Health advice

Vaccines in pregnancy

Pregnant mother with daughter feeling her belly.

There is a lot you need to know when it comes to getting vaccinated during pregnancy. There are certain vaccines you need to get to protect your baby. Find out what they are, how to get them and what vaccines you may want to avoid.

What are the different types of vaccine?

Most vaccines are either live or inactivated. Live vaccines contain a small amount of the virus it protects against. This virus is still active but has been weakened. This means it can’t cause serious complications. 1

Inactivated vaccines contain a virus, bacteria or pathogen that has been destroyed. This means they can be safer in immunocompromised or pregnant people. However, they can be less effective in preventing infection. 2

There aren’t many live vaccines that you might have to or want to take. The BCG and MMR vaccines are examples of live vaccines. Inactivated vaccines are more widely used.

Which vaccines are safe during pregnancy?

Inactivated vaccines are safe during pregnancy. There are some vaccines you should get while you’re pregnant, to protect the health of you and your baby. 3

These vaccines are:

  • Flu. It’s especially important to get the flu jab during winter if you’re pregnant. This is because if you’re pregnant and you catch the flu, you’re at a higher risk of complications.
  • COVID-19. If you’re pregnant, you should get the COVID-19 vaccine to protect you and your baby from any serious complications. You can get the COVID-19 vaccine at any stage during your pregnancy.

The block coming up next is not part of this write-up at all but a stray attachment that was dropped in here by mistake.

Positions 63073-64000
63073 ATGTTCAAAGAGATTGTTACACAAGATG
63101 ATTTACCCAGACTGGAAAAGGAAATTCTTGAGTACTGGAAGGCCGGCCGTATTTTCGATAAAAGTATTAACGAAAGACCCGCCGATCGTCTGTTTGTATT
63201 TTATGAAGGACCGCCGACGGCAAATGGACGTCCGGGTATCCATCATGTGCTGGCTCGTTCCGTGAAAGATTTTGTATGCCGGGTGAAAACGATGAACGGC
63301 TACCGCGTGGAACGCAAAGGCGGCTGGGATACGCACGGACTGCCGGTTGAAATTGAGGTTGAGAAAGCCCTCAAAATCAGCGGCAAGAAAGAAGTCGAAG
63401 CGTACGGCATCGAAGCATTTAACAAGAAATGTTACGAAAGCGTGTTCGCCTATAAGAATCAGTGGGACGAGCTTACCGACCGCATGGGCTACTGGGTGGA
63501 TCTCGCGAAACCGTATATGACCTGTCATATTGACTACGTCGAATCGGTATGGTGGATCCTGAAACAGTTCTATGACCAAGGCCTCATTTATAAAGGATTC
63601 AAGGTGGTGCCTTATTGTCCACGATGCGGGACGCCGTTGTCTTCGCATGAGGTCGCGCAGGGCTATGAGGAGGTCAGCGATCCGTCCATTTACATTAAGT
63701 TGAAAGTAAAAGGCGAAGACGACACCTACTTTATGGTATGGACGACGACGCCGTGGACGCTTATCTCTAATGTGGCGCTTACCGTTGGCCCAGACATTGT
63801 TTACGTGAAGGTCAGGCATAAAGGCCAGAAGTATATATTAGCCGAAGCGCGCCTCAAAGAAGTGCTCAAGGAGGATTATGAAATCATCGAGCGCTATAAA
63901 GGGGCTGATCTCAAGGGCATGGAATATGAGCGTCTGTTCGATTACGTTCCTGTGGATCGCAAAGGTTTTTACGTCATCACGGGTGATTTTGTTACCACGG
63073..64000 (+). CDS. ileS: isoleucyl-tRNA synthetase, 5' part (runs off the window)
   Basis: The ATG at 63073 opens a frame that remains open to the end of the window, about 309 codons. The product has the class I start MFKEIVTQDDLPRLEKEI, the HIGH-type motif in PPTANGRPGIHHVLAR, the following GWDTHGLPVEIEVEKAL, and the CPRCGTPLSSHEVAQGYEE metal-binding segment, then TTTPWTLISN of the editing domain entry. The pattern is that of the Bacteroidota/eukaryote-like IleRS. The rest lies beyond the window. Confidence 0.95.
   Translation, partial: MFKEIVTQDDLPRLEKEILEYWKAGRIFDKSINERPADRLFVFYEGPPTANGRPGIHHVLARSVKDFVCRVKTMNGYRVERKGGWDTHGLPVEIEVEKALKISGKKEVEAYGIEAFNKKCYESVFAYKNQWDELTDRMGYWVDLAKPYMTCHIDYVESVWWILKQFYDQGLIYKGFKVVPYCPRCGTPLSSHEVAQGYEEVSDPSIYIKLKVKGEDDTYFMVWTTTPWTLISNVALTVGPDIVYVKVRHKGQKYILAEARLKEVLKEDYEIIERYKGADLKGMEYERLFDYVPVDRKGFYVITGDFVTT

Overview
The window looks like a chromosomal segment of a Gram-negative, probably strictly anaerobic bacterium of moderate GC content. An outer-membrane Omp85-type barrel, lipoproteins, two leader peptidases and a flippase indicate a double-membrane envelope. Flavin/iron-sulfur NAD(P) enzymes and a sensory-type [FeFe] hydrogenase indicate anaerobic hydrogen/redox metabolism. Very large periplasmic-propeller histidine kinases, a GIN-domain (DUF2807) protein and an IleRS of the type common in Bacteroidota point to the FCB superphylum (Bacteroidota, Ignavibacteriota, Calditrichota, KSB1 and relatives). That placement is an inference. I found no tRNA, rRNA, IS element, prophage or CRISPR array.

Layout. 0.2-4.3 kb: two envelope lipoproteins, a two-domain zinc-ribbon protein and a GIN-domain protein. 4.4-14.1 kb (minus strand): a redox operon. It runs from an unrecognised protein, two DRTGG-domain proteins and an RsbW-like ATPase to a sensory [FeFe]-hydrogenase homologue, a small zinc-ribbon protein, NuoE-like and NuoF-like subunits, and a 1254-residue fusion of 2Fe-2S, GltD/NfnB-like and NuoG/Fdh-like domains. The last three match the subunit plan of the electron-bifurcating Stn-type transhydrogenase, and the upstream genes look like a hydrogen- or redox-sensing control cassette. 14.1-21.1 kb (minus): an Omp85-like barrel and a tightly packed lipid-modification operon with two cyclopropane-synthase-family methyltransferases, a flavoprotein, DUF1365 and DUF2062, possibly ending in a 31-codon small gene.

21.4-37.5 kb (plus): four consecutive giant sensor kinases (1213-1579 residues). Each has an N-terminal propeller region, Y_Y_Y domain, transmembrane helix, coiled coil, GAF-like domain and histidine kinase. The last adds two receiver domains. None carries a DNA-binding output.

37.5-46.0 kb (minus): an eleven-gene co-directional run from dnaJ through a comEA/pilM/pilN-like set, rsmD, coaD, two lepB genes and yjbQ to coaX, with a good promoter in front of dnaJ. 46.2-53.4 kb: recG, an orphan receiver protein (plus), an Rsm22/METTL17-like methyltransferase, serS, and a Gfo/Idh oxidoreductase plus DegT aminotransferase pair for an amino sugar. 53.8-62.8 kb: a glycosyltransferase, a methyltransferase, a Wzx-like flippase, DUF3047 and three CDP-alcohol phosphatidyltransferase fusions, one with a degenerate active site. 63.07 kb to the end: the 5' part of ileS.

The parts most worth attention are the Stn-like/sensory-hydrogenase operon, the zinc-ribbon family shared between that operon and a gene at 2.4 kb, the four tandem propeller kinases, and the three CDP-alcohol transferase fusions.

• Whooping cough. Getting vaccinated against whooping cough during pregnancy helps protect your baby from developing it after they’re born. Whooping cough can be very serious in young babies. You should get the whooping cough vaccine between 16-32 weeks of pregnancy.3,4

If you’re pregnant, these vaccines will be free. Talk to your GP to arrange an appointment.

Which vaccines are not recommended during pregnancy?

You should usually avoid getting a live vaccine while you’re pregnant. This is because there’s a small risk your baby can become infected.3

However, there may be situations where the benefits of getting a live vaccine may outweigh any risks. It’s important to talk to your midwife, GP or pharmacist if you think you may need a vaccine that isn’t listed above.3

Some examples of live vaccines are:

  • Measles, mumps and rubella (MMR)
  • BCG (for tuberculosis)
  • Oral polio
  • Oral typhoid
  • Yellow fever.3
Are travel vaccines safe during pregnancy?

If you can, avoid going to areas where you need a travel vaccine while you’re pregnant. If you can’t change your travel plans and you’re entering a high-risk area, talk to your midwife or GP. It may be safer for you to get the vaccine, even if it’s a live vaccine.3

Visit your nearest pharmacy

Get support and advice from your local Well pharmacist

Where can I go for further information and support


National charity for pregnancy, childbirth and parenting with a helpline and local support groups.

NHS Website

Information about pregnancy, including how to have a healthy pregnancy and manage common conditions.

NHS Inform

Information and support if you live in Scotland.


Charity with information and support around health during pregnancy.

  1. Plitnick LM. Chapter 9 - Global Regulatory Guidelines for Vaccines. In: Plitnick LM, Herzyk DJ, eds. Nonclinical Development of Novel Biologics, Biosimilars, Vaccines and Specialty Biologics. Academic Press; 2013:225-241. doi:10.1016/B978-0-12-394810-6.00009-5
  2. Clem AS. Fundamentals of Vaccine Immunology. J Glob Infect Dis. 2011;3(1):73-78. doi:10.4103/0974-777X.77299
  3. Vaccinations in pregnancy. Published December 9, 2020. Accessed August 15, 2023.
  4. Vaccinations in Pregnancy: Are They Safe? | Tommy’s. Accessed August 15, 2023.

Reviewed by: Connie Whewall

Published: 30 April 2024

Next review: 30 April 2027